I think it's a shame that the Ohio primary suddenly gained the spotlight right as I left the state. I'm missing out on all the fun! It's been all over the news how Clinton needs victories in Ohio and Texas on March 4 in order to secure the nomination. With less than two weeks to go, both campaigns are out in full force in Ohio. I think it would be fun to go to some campaign events--something I've never done before--but, alas, Kansas already voted. Clinton spoke at Columbus State yesterday, and I think Obama is a Columbus today. Oh well. Maybe I can at least watch the debate on Tuesday. Anyone know what network it's on?
The week before I left Columbus, the Dispatch published this poll
. At the time, Clinton led by 23 points. In yesterday's Rasmussen poll
her lead had narrowed to eight points. The race is only getting closer, so I'm excited to see how it turns out.
I've decided that even though I'm still irritated that Ohio won't let Independents vote in party primaries, I'm going to register as a Democrat anyway. The rules aren't likely to change anytime soon, and at least this way I'll have a chance of getting my two cents in there. (Seriously though, Independents should be able to vote either way. Get with it, Ohio. :-P ) I've still got to send in my absentee ballot application, but if I do it this afternoon, that should hopefully give me plenty of time.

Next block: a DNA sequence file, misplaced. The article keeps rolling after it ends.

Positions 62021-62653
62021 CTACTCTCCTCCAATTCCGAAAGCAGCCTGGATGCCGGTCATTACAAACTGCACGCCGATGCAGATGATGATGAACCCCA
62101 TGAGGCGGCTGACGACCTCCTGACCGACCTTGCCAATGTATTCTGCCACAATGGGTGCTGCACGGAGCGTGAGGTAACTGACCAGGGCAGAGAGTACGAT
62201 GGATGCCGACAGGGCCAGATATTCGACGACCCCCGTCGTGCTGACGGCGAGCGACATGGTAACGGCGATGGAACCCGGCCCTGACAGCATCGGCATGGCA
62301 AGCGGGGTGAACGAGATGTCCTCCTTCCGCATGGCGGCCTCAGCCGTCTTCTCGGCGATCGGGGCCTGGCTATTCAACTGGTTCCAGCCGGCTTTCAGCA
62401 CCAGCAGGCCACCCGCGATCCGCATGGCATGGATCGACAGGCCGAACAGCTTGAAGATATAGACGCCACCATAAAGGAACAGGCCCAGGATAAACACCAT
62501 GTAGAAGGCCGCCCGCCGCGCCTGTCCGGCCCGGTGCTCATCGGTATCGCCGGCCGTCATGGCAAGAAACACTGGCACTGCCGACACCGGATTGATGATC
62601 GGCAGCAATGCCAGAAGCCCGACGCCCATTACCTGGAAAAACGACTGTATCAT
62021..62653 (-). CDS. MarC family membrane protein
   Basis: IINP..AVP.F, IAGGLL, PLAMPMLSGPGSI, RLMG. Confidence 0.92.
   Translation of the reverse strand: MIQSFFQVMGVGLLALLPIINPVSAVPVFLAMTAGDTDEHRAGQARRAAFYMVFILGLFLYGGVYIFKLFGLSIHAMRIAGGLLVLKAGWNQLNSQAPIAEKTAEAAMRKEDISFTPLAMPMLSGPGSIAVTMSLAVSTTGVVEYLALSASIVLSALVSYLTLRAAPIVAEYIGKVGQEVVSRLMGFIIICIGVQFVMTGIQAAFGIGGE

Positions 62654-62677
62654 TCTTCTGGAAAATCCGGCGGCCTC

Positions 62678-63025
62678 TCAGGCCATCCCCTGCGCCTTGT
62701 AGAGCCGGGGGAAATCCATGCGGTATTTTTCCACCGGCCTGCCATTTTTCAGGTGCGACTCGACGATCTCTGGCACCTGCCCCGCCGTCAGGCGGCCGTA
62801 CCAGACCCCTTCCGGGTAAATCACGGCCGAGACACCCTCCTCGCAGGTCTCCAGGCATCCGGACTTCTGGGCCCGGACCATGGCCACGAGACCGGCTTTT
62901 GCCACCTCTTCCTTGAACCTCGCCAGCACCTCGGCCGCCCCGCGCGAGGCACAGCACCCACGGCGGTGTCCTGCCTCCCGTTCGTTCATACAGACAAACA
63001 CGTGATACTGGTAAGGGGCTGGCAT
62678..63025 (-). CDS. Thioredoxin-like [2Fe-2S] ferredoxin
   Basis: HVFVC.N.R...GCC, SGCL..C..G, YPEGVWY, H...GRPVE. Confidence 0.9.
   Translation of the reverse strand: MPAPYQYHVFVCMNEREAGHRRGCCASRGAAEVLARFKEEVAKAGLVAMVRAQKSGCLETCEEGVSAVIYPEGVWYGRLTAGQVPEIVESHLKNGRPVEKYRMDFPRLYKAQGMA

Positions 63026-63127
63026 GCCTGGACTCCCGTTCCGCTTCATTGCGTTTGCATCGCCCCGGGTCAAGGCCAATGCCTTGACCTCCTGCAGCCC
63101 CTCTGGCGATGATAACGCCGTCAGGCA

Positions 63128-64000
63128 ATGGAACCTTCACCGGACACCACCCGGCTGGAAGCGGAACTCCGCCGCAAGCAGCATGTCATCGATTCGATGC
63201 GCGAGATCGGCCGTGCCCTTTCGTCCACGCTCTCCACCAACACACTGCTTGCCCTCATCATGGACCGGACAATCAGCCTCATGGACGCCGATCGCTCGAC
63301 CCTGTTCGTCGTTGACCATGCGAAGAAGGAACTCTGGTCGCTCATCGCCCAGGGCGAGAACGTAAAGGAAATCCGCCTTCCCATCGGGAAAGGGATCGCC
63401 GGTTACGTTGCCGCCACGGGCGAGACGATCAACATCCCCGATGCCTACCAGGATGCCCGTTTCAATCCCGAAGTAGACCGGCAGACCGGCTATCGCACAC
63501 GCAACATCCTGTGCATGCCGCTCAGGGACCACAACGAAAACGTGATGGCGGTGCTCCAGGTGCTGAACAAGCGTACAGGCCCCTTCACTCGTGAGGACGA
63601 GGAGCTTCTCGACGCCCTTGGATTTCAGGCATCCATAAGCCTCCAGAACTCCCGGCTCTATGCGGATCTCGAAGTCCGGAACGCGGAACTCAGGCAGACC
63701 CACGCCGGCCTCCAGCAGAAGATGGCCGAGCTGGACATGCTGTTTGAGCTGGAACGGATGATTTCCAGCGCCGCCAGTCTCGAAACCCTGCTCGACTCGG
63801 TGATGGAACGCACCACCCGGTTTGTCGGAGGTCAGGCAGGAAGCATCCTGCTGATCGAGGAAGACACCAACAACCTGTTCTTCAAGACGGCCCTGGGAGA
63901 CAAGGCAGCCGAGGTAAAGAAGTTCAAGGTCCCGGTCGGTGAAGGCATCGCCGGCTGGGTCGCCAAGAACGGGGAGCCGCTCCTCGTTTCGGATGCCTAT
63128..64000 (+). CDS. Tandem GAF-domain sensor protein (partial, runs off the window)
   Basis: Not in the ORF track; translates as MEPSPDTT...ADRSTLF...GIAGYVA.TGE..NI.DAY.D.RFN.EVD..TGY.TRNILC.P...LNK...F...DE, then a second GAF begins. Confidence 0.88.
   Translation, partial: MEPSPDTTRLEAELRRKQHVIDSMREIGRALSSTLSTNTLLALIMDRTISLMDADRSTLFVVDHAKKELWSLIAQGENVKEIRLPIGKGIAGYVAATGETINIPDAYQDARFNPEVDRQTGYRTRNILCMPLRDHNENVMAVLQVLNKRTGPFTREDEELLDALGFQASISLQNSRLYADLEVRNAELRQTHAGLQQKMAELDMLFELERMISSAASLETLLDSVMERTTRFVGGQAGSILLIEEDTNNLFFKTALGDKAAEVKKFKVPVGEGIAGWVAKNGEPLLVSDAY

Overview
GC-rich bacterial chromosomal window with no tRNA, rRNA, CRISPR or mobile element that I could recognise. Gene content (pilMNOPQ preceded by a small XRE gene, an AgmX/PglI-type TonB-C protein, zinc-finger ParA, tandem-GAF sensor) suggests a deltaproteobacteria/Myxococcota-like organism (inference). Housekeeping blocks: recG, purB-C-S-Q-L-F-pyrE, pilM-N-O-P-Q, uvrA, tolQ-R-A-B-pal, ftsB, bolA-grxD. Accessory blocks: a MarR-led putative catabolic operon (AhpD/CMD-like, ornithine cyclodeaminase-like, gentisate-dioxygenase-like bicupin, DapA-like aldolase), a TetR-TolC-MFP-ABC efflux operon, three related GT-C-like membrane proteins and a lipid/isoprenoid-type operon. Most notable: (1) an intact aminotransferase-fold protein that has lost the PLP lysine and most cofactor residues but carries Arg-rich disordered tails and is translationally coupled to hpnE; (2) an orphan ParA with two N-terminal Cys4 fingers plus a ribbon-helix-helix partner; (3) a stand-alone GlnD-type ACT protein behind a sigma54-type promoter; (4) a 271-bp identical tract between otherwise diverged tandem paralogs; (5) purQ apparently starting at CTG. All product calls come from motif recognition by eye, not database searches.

With all the voting machine controversy
, I think absentee voters may actually have a bit of an advantage in this election. Because the touch screen machines have been deemed too susceptible to tampering, precincts must also offer paper ballots to all voters that request them, and some election officials fear there may be a ballot shortage
. Union County appealed the paper ballot decision to the Ohio Supreme Court, and the ACLU sued
the Ohio Secretary of State for infringing on Ohioans voting rights. Recently, Ohio made it much easier to obtain an absentee ballot--you no longer need to justify your application--so I expect many voters will take advantage of that, if only to avoid the confusion.
One last link: a New York Times Magazine article
from January about the flaws and foibles of various voting systems. It's kind of longish, but interesting considering the recent controversies about voting in several states.